A Mongolian domestic flight was intercepted at Ulaanbaatar airport as emergency workers wearing hazmat suits rushed to board the plane the instant it landed, acting on reports of a husband and wife dying of Bubonic plague in the region where the flight originated.
The man named Citizen T, aged 38, died after hunting and eating marmot meat; his pregnant wife, 37, died soon after, reported The Siberian Times.
BUBONIC PLAGUE outbreak sees medics board plane and quarantine passengers https://t.co/G5DbWxGmOB— Global Analytica (@AnalyticaGlobal) May 3, 2019
Some 158 people were placed under intensive medical supervision in Bayan-Ulgii province after coming into contact directly or indirectly with the deceased couple.
According to the World Health Organisation, Bubonic plague can kill an adult in less than 24 hours unless timely treatment is at hand.
Patients may show signs of fever and nausea and at an advanced stage may develop open sores filled with pus.
It is caused by the bacterium Yersinia pestis, which is commonly found in small mammals and their fleas, and was linked to the Black Death that decimated over a third of Europe's population in the 14th century, as well as subsequent plague outbreaks.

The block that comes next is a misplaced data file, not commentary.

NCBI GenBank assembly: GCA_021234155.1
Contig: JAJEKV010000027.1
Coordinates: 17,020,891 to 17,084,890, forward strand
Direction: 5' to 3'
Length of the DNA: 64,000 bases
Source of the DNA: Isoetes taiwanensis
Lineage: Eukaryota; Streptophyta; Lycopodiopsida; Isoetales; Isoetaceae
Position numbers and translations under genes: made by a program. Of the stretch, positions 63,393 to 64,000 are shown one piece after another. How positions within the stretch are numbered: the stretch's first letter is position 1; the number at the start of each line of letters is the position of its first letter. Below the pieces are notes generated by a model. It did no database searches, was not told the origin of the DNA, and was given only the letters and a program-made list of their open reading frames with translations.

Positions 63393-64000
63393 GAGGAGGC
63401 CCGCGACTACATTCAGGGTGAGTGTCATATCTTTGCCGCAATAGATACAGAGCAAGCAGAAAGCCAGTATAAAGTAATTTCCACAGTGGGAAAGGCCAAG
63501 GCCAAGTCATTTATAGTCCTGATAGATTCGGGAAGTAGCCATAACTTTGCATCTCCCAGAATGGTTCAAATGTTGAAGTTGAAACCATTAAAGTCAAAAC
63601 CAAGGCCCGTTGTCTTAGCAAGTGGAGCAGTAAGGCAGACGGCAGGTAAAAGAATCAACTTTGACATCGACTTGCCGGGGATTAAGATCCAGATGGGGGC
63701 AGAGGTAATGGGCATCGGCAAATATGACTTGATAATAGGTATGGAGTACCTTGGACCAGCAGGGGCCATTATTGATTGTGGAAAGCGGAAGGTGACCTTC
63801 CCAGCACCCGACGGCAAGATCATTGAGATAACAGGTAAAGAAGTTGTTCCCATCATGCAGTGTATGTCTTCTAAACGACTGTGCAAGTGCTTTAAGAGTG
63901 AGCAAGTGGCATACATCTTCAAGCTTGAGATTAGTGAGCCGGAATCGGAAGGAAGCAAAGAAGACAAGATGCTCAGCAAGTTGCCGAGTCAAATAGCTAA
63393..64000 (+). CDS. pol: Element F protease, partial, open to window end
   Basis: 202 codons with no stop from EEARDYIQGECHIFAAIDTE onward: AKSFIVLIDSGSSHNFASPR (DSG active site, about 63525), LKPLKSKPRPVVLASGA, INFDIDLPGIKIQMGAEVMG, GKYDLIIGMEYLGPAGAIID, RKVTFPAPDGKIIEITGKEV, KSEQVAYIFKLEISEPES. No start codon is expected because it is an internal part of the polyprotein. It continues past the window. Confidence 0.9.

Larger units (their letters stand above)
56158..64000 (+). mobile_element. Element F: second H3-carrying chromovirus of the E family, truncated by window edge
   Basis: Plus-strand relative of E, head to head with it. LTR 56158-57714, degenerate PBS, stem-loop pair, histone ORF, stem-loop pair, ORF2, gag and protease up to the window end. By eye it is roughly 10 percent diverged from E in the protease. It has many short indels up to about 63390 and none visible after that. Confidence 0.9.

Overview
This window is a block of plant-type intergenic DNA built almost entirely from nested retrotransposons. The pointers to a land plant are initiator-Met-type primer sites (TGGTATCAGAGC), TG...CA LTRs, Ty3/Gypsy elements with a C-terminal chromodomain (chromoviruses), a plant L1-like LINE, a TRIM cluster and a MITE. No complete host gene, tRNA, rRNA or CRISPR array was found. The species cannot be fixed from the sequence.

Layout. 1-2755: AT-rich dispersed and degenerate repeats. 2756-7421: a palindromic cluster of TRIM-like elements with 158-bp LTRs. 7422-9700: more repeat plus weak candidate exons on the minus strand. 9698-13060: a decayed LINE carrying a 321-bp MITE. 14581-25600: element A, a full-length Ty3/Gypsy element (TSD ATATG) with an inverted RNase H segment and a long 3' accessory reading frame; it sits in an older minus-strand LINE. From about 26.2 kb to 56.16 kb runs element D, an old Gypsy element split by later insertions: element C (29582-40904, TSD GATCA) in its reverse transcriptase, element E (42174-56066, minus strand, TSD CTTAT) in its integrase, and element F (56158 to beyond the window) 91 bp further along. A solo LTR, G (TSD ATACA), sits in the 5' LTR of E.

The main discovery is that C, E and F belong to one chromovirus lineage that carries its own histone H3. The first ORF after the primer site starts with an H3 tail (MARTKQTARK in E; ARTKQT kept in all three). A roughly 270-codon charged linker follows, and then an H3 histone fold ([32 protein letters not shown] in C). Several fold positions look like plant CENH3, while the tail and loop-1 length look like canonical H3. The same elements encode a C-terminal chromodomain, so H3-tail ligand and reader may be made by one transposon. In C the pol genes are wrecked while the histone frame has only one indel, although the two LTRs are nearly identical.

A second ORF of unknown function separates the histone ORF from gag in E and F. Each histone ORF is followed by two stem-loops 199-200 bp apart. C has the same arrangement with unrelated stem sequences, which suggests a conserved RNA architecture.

Alert on Russian border with Mongolia after two deaths from ‘bubonic plague’. Russian tourists stuck in western Mongolia after closure of frontier to stop spread of infection.https://t.co/tAKAHfIZTg#plague #Mongolia pic.twitter.com/WxORlWZ8NG— The Siberian Times (@siberian_times) May 3, 2019
Although today the disease is treatable with antibiotics, hundreds of people have died of it around the world in recent years, with most human cases occurring in Africa since the 1990s, according to WHO data.
There have also been some non-fatal cases in the US, with an average of seven reported annually, according to disease control officials.
The WHO confirms that from 2010 to 2015 there were 3,248 cases reported worldwide, including 584 deaths.